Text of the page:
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Target's online game is on the mark

Target exceeded first quarter expectations on just about

Target exceeded first quarter expectations on just about every level, saying the same-day services it's rolled out drove more than 25 percent of comparable sales growth. Photo Credit: Daniel Brennan

An aggressive campaign at Target to let customers do more online is paying off.

The retailer exceeded first quarter expectations on just about every level, saying the same-day services it's rolled out, including picking up online orders at the store, drove more than 25 percent of comparable sales growth. That measure, which includes sales at stores open at least a year and online sales, rose 4.8 percent on top of traffic growth of 4.3 percent. Online sales soared 42 percent.

It's been a mixed quarter in the retail sector with major companies such as Target and Walmart making gains on online leader Amazon. Off-price chains such as T.J. Maxx remain a top choice for shoppers.

But a slew of somber reports from department stores including J.C. Penney, Kohl's and Nordstrom were surprisingly weak.

And challenges loom for all of them.

Escalating trade fights and rising tariffs could lead to price hikes and that could stall some stellar sales growth at successful companies. It comes at a time when big retailers are spending heavily to speed deliveries to customers who now expect to get what they ordered online at their doorsteps in a day or two.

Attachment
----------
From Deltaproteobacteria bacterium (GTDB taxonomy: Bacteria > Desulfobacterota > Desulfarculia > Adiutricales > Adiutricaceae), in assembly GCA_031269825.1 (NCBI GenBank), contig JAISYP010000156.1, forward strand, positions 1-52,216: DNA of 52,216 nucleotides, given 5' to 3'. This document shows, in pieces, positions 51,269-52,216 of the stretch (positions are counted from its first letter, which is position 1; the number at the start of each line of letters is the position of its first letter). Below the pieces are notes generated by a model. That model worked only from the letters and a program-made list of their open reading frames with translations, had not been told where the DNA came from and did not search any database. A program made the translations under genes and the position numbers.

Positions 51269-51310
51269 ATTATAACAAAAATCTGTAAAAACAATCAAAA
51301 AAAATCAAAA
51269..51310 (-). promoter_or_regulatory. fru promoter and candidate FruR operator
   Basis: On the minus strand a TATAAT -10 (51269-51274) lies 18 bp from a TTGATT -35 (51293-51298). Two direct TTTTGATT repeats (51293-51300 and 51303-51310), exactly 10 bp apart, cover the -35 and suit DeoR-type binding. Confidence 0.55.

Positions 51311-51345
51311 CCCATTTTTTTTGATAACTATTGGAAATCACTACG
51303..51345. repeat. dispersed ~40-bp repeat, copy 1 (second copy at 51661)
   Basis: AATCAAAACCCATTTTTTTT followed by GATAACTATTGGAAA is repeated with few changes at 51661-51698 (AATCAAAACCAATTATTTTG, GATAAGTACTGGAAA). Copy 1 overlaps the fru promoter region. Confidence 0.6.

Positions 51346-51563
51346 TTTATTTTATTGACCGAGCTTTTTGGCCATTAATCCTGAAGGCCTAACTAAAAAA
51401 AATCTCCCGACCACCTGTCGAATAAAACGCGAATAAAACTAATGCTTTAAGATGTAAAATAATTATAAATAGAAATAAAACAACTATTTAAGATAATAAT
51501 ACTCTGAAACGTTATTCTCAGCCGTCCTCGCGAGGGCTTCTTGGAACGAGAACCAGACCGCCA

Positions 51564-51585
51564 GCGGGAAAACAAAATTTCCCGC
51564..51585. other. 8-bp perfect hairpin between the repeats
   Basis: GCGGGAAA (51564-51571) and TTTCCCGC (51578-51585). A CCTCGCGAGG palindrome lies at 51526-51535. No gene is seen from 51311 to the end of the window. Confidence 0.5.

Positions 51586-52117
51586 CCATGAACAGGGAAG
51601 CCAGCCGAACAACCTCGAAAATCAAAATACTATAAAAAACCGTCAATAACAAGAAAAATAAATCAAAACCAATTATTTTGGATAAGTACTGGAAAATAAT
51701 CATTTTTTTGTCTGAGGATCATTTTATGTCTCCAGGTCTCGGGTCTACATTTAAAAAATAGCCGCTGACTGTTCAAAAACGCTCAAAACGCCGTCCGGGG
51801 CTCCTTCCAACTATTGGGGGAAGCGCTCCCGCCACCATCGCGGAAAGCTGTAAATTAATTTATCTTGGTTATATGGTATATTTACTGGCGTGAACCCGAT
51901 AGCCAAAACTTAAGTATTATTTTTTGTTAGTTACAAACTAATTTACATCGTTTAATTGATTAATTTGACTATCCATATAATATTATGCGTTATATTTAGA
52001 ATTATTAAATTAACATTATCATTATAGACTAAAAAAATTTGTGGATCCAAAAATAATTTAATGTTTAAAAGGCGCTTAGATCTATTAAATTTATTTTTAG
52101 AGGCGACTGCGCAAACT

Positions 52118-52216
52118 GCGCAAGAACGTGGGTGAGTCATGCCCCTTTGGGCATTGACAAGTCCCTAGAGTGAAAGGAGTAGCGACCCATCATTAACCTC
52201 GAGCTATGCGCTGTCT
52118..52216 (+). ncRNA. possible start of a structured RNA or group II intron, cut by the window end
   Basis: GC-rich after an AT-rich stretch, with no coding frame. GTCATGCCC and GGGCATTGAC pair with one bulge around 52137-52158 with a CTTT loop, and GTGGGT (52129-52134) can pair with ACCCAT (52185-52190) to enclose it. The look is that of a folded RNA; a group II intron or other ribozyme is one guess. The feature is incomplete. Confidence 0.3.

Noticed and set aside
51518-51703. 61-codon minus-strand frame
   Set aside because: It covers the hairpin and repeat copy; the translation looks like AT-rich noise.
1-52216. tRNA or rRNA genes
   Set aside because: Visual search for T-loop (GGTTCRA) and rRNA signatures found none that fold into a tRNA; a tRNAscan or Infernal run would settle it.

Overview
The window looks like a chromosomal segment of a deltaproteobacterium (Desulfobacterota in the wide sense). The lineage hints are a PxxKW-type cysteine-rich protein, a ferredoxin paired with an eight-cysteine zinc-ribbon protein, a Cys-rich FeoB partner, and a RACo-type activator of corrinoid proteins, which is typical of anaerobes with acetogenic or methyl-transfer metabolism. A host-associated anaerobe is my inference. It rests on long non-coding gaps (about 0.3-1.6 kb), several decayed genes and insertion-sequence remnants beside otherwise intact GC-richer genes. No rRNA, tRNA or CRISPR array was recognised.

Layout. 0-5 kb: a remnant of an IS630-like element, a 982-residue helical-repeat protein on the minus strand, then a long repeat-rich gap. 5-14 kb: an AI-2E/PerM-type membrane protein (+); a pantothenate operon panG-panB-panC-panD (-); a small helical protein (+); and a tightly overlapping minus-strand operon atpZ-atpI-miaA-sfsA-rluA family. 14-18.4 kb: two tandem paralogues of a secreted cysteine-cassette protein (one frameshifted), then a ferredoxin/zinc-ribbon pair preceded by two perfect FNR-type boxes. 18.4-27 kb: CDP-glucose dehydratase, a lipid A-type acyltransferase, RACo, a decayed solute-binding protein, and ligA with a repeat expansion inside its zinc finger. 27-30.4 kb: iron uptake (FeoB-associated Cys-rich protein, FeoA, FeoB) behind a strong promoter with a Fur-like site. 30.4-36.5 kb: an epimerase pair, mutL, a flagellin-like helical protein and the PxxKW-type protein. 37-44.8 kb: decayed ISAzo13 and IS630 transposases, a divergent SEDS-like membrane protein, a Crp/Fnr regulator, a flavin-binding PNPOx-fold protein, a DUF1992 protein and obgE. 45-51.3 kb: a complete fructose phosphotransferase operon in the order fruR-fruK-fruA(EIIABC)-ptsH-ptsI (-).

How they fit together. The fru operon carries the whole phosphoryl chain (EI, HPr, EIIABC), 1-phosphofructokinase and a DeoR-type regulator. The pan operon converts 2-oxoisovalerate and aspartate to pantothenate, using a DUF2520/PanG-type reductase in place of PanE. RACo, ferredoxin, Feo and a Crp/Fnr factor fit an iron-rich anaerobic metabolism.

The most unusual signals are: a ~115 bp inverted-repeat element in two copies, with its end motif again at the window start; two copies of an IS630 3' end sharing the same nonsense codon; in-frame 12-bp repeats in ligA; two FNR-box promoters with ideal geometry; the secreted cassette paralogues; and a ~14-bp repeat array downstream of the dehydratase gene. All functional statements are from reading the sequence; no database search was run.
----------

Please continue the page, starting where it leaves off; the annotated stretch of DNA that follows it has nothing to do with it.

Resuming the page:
Walmart launched free next-day delivery on its most popular items this month in Phoenix and Las Vegas. It plans to roll out next-day delivery to most of the country by year-end, covering 220,000 popular items from diapers to toys, with a minimum order of $35. The announcement was made two weeks after Amazon said it would upgrade its free shipping for members from the standard two-day delivery, to one day. Target requires a $35 threshold for two-day delivery. A Target spokesman said Wednesday that half of its two-day shipping is actually coming next day.

Target is spending more than $7 billion through 2020 to update its stores, open smaller stores in urban areas and expand its online operations. The company is remodeling hundreds of stores, while overhauling its lineup of store brands and creating new ones. This spring it launched three new exclusive brands in bras, underwear and sleepwear— Auden, Stars Above and Colsie — as it joins other retailers to take on Victoria's Secret, which is floundering.

The company lets shoppers pick up online orders curbside at 1,250 stores. Through Shipt, which it purchased in December 2017, shoppers can get deliveries to their doorstep in a few hours with a monthly or annual subscription fee.

Target Corp. reported profits of $795 million, or $1.53 per share, beating Wall Street expectations by a dime, according to a survey by Zacks Investment Research.

Revenue was $17.63 billion, also beating forecasts.

Target expects its per-share earnings this quarter of between $1.52 and $1.72, and full-year earnings in the range of $5.75 to $6.05 per share.

Target says that it expects a low-to mid-single digit increase in comparable sales for the current fiscal year.

Shares jumped nearly 8 percent in premarket trading Wednesday.

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